Management or supervisory experience

One of the stranger situations job applicants find is the problem where you have either management or supervisory experience, and it seems to count against you.

People apparently think they have to tell you the job you're going for isn't a management role. Exactly why that's an issue at all is debatable. You know what the job is, and what the work involves, after all.

There are, of course, theories about why prior experience in these roles would be an issue:

  • The current bosses don't want someone second guessing.
  • They don't want competition.
  • They prefer not to feel they're at risk of criticism.
  • They feel inferior with less experience than you have.
  • They don't want older people with more experience.
  • They don't want younger people with more experience.

These are sometimes correct assessments of the situation, but not always. Junior, inexperienced, and bad managers can feel outclassed, with good reason. They're insecure, and you've just reminded them of the fact.

But-

Those reasons can also be excuses for a failed interview, or rationalizing a negative response from interviewers. You can miss real problems in your interview technique, and just feel lousy anyway, not getting any results.

Don't fall for that. You'd be misleading yourself.

There are other considerations.

You have management or supervisory experience, so use it.

You may have been in the situation of interviewing people in this situation yourself, and had an actual reason for not hiring them:

  • What did they do wrong?
  • What was their problem?
  • Was there anything identifiable which made you decide against hiring them?
  • Were they just uncompetitive, compared to other applicants?

As you can see, these are real issues. These are the things you really have to check out about your own interviews. If you've got all the credentials, but aren't getting the jobs, there has to be some reason for striking out.

Self defence for interview situations

You can head off a few of the problems by getting in ahead of the interviewers with some basic statements:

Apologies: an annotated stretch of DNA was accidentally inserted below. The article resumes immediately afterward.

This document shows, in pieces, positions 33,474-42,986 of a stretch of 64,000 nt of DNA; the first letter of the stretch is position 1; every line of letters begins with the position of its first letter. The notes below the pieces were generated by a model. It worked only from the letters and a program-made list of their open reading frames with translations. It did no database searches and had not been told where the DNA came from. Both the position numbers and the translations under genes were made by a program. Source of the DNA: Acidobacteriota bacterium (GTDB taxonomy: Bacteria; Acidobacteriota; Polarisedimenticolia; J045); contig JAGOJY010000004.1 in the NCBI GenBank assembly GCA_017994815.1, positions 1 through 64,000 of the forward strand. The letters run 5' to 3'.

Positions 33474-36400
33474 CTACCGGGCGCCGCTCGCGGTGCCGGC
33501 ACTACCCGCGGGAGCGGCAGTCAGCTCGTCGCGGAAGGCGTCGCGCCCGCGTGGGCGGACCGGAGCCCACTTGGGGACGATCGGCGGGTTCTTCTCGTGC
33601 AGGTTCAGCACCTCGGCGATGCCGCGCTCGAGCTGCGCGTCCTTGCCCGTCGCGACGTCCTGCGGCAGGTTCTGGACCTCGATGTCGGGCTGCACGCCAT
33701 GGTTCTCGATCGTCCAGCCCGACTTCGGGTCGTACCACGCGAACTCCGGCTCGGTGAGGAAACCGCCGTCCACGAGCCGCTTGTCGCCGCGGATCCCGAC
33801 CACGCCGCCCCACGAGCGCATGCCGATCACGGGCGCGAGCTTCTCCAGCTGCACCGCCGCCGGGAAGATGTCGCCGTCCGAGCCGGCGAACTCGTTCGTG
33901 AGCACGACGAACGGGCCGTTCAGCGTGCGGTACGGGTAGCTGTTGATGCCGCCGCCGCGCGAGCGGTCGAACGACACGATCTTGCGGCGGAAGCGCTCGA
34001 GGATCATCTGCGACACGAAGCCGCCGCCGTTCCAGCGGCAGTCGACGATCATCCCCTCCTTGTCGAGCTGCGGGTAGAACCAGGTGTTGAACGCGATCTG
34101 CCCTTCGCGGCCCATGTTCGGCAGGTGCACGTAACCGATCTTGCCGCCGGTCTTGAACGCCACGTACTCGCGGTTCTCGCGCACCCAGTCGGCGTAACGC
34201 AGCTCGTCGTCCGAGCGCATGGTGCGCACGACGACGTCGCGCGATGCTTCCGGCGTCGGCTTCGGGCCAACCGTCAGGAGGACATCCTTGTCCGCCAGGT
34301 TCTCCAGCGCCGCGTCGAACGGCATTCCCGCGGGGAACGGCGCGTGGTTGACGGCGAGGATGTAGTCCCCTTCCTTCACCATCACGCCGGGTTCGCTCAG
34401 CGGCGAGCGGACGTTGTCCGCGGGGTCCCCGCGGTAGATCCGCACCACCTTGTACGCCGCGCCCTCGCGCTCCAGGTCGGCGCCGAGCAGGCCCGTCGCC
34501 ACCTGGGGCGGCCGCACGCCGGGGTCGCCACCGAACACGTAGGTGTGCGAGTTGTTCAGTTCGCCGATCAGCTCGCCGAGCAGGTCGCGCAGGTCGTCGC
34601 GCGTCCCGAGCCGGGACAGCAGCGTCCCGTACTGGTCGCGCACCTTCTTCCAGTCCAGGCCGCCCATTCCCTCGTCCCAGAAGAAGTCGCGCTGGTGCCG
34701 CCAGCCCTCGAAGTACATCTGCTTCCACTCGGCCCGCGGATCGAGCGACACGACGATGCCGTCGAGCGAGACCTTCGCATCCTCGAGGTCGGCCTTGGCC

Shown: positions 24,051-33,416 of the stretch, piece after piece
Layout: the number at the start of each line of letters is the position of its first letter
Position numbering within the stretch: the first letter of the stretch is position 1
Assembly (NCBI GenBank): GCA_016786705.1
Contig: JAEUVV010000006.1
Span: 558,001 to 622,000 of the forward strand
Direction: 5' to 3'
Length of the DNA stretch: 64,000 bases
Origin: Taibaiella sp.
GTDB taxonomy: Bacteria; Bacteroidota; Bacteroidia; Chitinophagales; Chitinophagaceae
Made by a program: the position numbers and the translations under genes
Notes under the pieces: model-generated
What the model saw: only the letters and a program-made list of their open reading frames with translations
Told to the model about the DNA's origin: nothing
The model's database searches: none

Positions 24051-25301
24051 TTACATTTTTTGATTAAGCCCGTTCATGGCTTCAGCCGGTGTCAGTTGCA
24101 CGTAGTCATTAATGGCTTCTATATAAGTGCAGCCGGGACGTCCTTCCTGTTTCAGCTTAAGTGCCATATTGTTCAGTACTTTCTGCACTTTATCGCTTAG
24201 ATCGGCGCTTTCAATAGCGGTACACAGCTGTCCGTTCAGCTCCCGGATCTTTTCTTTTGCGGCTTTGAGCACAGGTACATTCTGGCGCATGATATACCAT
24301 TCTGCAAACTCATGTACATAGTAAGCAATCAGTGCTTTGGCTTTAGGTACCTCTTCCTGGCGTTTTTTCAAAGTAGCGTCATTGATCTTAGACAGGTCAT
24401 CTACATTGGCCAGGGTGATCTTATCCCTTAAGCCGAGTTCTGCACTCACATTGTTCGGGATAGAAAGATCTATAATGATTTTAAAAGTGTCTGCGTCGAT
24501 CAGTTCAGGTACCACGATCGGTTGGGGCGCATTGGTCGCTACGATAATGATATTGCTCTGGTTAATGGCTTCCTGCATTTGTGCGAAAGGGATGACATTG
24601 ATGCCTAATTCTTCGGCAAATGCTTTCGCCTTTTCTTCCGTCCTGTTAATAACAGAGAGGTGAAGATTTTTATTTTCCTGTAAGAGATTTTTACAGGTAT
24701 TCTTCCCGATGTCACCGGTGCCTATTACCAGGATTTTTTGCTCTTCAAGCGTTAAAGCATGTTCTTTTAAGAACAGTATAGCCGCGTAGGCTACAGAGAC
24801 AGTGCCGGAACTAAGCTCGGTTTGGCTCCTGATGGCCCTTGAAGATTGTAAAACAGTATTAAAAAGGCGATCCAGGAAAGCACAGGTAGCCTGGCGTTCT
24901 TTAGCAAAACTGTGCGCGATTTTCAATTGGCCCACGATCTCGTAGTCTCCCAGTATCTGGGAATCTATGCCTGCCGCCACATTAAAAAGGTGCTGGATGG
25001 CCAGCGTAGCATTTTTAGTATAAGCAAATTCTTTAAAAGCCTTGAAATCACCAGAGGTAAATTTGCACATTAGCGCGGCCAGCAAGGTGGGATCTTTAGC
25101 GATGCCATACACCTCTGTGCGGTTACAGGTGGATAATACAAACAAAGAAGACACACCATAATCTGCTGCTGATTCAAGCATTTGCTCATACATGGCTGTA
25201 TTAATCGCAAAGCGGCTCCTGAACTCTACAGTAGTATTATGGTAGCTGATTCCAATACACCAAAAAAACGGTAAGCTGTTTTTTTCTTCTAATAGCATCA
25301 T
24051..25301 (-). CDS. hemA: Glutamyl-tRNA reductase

• I know this isn't a supervisory or managerial role, but I think my prior experience really puts me onside with management. I understand the priorities and concerns very well.
  • I learned as a supervisor not to try second guessing management, and to go with the flow, to get things done properly.
  • My experience is based on practical workplace knowledge. I really learned a lot as a supervisor about how teams operate, and why team leaders don't need people contributing problems. I function as a team member, not a one man band.
  • I got a lot of good feedback from management about my work as part of a team, they seemed to think that I was a positive contributor, and I tried to encourage my team members the same way. It helped me, and it helped them.

You can do some defusing of the supervisor/manager issue by pointing out you weren't always a supervisor/manager.

You can also try a different approach entirely.

The interviewers need to slot you in to their organizational structure, and the manager/supervisor image can be confusing. If you're a former manager, you'll probably look like a manager.

  • Dress down for the interview a bit, don't come in looking better dressed than they are, if you can help it. Neat business clothes will be enough, not top line designer clothes.
  • Don't put any emphasis at all on your prior experience in those roles. Let them bring it up.
  • You can also try avoiding the issue completely:

    Yes, I had some experience in that role, but it was a while back, I'm probably well out of date by now.

    I'm not really sure if my management experience is much of a help in this role. I know the basics, obviously, but I also know how difficult the role is, and how much things have changed, so I think I'd be learning from day one, in this job.

    The idea is to avoid appearing like a manager, and above all like a know it all.

    That is a major turnoff for some people. It's threatening. Occasionally, you'll find someone who's grateful for some real expertise, but very rarely will you find anyone who's grateful for an expert in their own job.

    Some considerations, here:

    • You have nothing to gain by emphasizing a role which doesn't relate to the actual job.
    • It can put people's noses out of joint if they get an applicant who appears to think they know more about their work than they do. (You may have met the type yourself.)
    • If you're really experienced, cut them some slack. Remember, you were in this position once. They couldn't possibly have that level of experience, and if you look a bit harder you'll probably see they're doing the job at that level.

    Most important:

    • Go through your unsuccessful interviews thoroughly.
    • Find the problems.
    • Ask the interviewers if necessary, but make sure you know about anything that's getting in the way of your interviews.
    • You don't have to like the answers, but if you're getting consistent reasons for not getting jobs, you do have to understand those reasons.

    Really, if you've done this work, you won't have a lot of difficulty finding the problems.

    Just don't make it hard for yourself when fixing them.